3. Books, comics, and, more broadly, any officially published material written by Greg Farshtey. This includes Greg's published written work and the storyline of any visual media for which Greg wrote the script. More precisely, this category includes:
    • comics written by Greg Farshtey (except for adaptations of scenes from the movies, which are a special case to be covered below; this also does not include extra content featured outside of the main comic book panels, such as character descriptions)
    • the Greg Farshtey novels (except for the movie novelizations, which are a special case to be covered below)
    • guide books
    • web serials and podcasts
    • web content written by Greg
    • The Legend Continues game on maskoflight.com [29, 30]
    • the Level 3 readers
    • the 2005 web animations
    • any of the character "stats" used from 2007 to 2010, which were written by Greg [31]
    The books and comics are equal in canonicity [32, 33, 34]. In Greg's work, the story and plot details take precedence, but since Greg by his own admission is not a visual thinker, some visual details may be overridden by other visual media that otherwise have lower precedence. Published work takes precedence over online quotes from Greg by default [35, 36, 37]. In cases where sources within this tier contradict, later sources take precedence over earlier ones, as they presumably represent a change in the story team's view of canon. As mentioned above, any adaptations of scenes from the movies are a special case; they rank below the movies rather than above, since the adaptations were usually based on earlier versions of the movie scripts.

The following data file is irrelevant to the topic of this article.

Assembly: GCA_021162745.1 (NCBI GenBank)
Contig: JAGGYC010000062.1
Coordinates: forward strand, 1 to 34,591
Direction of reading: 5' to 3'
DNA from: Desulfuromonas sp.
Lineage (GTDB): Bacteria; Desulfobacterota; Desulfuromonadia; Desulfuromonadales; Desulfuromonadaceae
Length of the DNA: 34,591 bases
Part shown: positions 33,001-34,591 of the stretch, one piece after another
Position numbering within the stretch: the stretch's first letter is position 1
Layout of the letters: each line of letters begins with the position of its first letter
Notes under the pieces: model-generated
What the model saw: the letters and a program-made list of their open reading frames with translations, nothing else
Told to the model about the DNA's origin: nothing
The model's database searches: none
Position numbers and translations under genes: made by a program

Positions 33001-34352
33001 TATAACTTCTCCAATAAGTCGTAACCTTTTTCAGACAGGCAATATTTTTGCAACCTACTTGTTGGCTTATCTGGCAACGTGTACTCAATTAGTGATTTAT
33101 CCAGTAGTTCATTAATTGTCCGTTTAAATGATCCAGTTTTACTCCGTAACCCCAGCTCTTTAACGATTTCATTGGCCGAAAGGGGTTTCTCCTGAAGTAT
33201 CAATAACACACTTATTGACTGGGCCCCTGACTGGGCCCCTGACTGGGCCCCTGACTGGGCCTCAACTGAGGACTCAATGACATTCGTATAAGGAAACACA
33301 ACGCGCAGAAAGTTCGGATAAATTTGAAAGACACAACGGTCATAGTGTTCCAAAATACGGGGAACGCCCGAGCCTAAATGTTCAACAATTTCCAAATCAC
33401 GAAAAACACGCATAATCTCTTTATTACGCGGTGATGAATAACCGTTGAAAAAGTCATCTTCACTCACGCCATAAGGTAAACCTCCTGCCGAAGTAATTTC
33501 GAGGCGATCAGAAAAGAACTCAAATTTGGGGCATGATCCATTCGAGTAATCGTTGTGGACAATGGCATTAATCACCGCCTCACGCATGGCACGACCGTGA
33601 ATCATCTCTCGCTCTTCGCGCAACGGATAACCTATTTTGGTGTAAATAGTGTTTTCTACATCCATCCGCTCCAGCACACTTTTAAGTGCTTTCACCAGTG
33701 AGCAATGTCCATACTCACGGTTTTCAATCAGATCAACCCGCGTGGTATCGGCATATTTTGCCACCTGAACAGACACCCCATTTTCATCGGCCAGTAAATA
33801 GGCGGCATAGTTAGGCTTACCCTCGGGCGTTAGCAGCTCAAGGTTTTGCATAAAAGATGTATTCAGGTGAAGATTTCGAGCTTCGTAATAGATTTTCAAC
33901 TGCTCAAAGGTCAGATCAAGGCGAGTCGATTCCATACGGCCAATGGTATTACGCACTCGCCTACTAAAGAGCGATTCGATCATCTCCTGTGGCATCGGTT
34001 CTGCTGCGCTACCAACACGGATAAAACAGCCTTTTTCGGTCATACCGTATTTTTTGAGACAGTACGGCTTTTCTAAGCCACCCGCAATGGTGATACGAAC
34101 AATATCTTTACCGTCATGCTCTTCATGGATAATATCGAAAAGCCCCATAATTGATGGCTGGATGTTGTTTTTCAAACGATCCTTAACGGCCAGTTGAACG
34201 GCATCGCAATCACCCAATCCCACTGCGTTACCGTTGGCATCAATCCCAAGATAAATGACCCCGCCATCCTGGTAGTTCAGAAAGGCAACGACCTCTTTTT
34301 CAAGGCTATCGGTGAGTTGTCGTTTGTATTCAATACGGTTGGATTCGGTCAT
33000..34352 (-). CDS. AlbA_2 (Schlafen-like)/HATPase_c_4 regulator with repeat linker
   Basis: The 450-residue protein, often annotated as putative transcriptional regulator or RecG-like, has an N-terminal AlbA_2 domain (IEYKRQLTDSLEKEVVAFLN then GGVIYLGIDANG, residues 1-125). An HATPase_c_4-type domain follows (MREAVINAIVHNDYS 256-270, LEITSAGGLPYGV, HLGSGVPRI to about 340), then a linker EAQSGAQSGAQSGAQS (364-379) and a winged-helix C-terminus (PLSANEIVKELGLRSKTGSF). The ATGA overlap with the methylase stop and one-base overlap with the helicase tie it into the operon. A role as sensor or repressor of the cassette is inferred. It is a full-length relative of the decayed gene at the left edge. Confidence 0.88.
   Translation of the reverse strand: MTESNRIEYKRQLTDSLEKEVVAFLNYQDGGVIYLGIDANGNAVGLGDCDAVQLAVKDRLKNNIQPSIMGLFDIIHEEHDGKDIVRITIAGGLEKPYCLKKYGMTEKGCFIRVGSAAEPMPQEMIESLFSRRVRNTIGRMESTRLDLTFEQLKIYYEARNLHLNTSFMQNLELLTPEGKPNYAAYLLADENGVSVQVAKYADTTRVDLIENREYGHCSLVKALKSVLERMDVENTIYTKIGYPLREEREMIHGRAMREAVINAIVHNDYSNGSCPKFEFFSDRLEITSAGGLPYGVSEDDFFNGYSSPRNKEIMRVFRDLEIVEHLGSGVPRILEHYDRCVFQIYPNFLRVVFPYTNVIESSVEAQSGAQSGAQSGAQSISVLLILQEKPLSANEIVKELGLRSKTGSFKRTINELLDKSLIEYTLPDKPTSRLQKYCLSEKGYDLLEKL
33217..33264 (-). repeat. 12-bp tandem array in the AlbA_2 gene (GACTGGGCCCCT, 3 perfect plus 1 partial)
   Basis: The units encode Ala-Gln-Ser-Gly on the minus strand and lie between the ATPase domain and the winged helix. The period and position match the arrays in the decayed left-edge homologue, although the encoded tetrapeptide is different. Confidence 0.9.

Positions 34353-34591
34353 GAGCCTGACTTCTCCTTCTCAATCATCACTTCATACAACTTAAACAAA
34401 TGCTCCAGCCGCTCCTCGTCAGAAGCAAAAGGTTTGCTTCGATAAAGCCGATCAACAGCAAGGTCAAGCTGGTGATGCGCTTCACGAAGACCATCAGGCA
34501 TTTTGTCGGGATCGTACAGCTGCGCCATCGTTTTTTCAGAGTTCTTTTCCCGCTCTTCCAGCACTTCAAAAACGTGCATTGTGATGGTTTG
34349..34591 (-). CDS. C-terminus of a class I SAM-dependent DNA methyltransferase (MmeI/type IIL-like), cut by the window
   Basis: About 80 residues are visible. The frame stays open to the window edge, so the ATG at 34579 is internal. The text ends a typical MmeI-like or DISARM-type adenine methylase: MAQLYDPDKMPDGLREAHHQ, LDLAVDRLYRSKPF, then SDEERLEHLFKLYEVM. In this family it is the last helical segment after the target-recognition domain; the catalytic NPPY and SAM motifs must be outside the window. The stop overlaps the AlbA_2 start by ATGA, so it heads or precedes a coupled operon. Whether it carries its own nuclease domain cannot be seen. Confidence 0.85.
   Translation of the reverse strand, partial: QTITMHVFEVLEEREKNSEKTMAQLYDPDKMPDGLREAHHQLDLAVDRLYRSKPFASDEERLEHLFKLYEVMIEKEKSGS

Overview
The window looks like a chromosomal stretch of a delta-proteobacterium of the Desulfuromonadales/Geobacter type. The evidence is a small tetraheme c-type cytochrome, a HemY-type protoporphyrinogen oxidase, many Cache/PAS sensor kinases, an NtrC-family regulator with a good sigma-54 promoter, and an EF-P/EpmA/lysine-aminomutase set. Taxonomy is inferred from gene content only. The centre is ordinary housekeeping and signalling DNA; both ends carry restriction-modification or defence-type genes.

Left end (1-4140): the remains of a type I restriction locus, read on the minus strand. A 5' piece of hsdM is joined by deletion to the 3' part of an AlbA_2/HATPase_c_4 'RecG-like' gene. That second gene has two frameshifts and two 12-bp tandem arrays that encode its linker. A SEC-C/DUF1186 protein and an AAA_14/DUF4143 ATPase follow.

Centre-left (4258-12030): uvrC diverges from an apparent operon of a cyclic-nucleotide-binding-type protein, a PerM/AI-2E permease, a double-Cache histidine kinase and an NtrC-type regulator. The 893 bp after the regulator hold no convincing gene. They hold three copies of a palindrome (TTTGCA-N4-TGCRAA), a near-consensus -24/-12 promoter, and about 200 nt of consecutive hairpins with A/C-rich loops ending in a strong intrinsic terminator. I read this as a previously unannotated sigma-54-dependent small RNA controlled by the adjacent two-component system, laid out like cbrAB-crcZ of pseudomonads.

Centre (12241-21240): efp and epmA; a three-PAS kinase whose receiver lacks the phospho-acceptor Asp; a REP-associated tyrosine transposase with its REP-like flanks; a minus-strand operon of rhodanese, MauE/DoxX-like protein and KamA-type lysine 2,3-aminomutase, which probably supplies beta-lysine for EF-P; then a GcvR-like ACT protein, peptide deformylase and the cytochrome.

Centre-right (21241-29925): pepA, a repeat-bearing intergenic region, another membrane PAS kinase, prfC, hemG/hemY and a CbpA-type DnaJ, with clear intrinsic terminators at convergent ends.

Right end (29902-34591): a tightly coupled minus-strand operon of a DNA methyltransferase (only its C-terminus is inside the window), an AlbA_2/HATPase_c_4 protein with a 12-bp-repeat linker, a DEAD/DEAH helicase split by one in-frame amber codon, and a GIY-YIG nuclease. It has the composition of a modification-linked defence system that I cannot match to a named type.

4. Movies. Books, comics, and movies are all about equal in canonicity, but some visual details and plot details in the movies may be overridden when there are contradictions (e.g. the Rahaga's propellers in BIONICLE 3: Web of Shadows contradict the sets) [38, 39, 40]. Otherwise, the movies rank highly, as their stories were developed by multiple story team members. The movies generally take precedence over their respective novelizations or adaptations in the comics, which were typically based on earlier versions of the final scripts [41].